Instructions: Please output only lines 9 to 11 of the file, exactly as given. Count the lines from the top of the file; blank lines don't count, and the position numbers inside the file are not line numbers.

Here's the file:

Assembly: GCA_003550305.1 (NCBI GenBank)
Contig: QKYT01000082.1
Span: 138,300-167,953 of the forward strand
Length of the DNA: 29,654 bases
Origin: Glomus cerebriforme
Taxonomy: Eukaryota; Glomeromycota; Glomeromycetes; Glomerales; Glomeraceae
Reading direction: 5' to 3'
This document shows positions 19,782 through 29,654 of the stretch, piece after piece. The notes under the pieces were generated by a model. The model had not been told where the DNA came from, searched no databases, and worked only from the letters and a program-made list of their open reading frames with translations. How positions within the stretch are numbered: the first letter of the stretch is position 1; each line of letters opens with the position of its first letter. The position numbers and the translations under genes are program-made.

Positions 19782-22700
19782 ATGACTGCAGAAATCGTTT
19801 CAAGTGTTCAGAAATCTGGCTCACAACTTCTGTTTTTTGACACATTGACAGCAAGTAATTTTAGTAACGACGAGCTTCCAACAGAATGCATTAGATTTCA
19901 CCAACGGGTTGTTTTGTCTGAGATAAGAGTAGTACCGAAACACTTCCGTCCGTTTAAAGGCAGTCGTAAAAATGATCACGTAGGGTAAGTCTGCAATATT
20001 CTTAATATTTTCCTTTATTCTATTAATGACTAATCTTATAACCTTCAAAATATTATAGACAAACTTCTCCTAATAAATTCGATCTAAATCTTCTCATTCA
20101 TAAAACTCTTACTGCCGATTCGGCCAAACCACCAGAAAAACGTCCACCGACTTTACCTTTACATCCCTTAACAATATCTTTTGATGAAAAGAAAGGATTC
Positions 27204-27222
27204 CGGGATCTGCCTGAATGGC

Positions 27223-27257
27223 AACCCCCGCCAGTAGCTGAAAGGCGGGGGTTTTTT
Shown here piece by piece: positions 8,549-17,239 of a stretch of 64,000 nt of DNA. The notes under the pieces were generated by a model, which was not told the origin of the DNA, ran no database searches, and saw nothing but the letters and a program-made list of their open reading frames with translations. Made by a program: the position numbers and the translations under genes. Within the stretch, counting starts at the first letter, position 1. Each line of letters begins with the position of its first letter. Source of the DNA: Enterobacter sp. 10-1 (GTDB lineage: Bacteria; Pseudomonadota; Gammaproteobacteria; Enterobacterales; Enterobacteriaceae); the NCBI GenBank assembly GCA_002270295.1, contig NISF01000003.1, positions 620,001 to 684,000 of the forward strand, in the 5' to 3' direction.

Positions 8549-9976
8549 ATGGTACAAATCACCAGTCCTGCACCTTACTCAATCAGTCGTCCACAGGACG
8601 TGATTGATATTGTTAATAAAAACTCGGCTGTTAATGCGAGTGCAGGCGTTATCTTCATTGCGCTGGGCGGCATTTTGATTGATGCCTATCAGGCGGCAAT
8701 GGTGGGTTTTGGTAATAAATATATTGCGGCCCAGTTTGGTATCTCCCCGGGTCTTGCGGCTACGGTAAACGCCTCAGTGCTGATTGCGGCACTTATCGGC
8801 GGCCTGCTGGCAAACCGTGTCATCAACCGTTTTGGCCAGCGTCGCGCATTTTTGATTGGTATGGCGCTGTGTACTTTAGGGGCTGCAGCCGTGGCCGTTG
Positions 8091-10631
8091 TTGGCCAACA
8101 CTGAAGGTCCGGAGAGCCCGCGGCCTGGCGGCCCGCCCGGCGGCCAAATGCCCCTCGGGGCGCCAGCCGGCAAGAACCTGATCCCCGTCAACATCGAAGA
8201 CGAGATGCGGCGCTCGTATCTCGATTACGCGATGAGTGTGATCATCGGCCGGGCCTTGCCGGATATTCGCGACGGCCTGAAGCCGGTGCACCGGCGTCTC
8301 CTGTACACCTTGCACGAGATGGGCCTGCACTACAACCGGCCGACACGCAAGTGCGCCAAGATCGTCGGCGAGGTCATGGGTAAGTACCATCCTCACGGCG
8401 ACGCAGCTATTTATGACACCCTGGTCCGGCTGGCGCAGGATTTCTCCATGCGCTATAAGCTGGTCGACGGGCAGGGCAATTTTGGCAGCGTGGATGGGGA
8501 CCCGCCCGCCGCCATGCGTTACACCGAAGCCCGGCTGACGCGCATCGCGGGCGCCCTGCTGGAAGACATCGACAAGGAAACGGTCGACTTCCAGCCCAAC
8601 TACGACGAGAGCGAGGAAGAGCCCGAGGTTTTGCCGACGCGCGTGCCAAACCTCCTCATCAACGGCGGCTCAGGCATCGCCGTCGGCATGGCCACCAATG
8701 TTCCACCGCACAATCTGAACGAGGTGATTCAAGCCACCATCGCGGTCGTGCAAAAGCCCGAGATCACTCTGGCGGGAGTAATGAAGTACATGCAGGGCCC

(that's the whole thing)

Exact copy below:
Positions 19782-22700
19782 ATGACTGCAGAAATCGTTT
19801 CAAGTGTTCAGAAATCTGGCTCACAACTTCTGTTTTTTGACACATTGACAGCAAGTAATTTTAGTAACGACGAGCTTCCAACAGAATGCATTAGATTTCA